The big question mark around the Roosters, just as it was four years ago, remains at the scrumbase.

There are some differences in Walker and Keary’s output compared to their last full seasons.
There are some differences in Walker and Keary’s output compared to their last full seasons.

Having spent the majority of his rookie of the year season at halfback, Walker has been given the No.6 jumper to allow for Keary’s return from an ACL rupture.

While the 19-year-old’s possessions and runs are all up this year, his attacking output is down, especially when you look at linebreak assists (0) and try assists (3).

Keary won all three of his premierships playing at five-eighth and particularly at the Roosters, he excelled in concert with Cronk’s game management.

He only averaged 38 touches a game but ran the ball 4.3 times a match in 2018, a better figure than the four seasons that have followed despite having more possessions each game.

He also benefited from taking a back seat with his kicking game, putting boot to ball only 4.5 a match. That number has jumped to 11.5 now as the Roosters’ No.7 and clear game manager.

Luke Keary needs to be the man to step up for the Roosters, according to James Tedesco. Picture: Mark Kolbe/Getty Images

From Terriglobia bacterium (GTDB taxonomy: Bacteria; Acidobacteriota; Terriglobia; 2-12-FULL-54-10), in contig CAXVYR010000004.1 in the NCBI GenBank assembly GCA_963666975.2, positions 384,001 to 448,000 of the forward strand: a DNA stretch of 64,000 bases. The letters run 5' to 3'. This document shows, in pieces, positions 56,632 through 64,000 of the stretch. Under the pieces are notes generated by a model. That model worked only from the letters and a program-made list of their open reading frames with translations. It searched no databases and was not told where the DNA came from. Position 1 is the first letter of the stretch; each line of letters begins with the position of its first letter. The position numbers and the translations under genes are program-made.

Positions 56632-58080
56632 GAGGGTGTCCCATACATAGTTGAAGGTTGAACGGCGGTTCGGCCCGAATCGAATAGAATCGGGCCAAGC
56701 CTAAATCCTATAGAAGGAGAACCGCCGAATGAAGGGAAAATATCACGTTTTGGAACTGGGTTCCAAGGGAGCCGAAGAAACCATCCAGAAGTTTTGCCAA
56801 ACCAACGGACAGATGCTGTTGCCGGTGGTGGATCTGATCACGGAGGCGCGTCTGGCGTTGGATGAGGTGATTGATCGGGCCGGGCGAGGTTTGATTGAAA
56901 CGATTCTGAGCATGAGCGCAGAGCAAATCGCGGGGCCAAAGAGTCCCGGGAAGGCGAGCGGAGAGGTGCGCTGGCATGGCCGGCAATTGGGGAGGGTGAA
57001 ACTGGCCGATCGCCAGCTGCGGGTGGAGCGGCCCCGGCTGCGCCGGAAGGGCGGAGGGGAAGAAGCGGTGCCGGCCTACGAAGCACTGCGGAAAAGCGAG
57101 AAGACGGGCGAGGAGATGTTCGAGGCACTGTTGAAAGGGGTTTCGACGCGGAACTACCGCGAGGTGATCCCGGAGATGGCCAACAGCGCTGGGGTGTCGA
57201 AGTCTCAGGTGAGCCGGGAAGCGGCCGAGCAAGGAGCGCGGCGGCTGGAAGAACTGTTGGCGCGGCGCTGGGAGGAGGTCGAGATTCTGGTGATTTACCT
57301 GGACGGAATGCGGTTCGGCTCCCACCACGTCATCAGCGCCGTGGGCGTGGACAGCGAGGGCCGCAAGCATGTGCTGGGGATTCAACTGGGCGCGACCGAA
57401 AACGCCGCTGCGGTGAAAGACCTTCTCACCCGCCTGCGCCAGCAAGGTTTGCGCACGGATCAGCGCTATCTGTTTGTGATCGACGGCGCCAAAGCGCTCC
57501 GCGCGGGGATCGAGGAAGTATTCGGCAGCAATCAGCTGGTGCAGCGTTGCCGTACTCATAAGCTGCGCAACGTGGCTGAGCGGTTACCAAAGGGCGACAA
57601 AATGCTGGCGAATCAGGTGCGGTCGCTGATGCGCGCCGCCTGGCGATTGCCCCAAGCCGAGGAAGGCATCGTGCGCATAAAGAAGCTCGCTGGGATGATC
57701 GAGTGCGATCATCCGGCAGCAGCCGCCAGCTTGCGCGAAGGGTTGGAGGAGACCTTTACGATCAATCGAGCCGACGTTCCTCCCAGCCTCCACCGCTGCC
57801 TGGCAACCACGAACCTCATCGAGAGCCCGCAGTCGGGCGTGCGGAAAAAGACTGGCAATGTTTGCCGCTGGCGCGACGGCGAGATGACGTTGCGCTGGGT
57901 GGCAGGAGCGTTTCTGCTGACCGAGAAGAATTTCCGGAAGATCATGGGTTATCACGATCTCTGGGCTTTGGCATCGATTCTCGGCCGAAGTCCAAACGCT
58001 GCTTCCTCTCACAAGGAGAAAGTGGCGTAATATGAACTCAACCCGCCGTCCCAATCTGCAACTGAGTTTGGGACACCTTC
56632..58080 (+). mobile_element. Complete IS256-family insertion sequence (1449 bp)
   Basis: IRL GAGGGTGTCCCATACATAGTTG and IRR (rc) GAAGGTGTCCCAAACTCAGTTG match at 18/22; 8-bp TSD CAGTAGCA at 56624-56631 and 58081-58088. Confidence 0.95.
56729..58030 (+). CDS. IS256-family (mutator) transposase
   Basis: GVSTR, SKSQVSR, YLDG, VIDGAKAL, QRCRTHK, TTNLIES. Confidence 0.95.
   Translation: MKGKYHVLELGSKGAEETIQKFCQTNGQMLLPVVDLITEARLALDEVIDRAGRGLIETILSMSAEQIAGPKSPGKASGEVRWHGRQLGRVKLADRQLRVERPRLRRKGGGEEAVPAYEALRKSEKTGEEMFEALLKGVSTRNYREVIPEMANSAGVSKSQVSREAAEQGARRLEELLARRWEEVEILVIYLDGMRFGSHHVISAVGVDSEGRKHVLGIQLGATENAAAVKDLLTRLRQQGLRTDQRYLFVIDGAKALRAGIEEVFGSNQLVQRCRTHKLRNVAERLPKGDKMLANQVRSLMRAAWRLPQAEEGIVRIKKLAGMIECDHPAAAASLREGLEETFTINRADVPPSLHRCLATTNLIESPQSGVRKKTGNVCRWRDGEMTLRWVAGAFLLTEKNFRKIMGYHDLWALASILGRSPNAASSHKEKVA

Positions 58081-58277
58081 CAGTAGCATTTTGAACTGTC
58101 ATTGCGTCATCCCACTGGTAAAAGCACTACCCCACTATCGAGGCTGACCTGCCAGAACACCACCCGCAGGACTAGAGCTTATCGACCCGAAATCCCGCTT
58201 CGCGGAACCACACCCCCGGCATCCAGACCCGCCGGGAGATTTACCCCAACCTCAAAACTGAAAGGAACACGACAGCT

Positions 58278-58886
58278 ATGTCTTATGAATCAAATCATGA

Luke Keary needs to be the man to step up for the Roosters, according to James Tedesco. Picture: Mark Kolbe/Getty Images

The Tricolours have made clear that Keary is expected to step up as their experienced, game-managing halfback to compliment Walker’s youthful brilliance.

Coming off an extensive injury lay-off has understandably slowed Keary’s somewhat, but comments from captain James Tedesco and a daunting draw leading into the Origin period have the Roosters well aware of how important a stark improvement is.

“He has played with halfbacks, especially Cooper (Cronk), who take control and Kez (Keary) plays more with instinct and plays with his eyes, whereas Sam Walker is that same player now as well,” Tedesco said leading into the Bulldogs upset.

“It’s on Kez to be that halfback who is in control. It’s his team to take control and lead us around and me and Sammy Walker can play a bit with our eyes and our instincts.

“It is about finding our balance at the moment and we haven’t had that. We are all using our eyes and playing instincts instead of having that direction and it is not clear when we are attacking.

“It’s a new role for Keary and we want him to take control.”

After Saturday’s clash with the struggling Titans, the Roosters Parramatta, Penrith and Cronulla, all teams that are set to go close to the top four.

Yet for all the parallels with 2018 and Robinson’s ability to identify the need for change and how to direct it, the solution is plain as day.

You could play Andrew Johns and fellow Immortal Wally Lewis in the halves. But if their teammates don’t hang onto the ball, they can’t do much.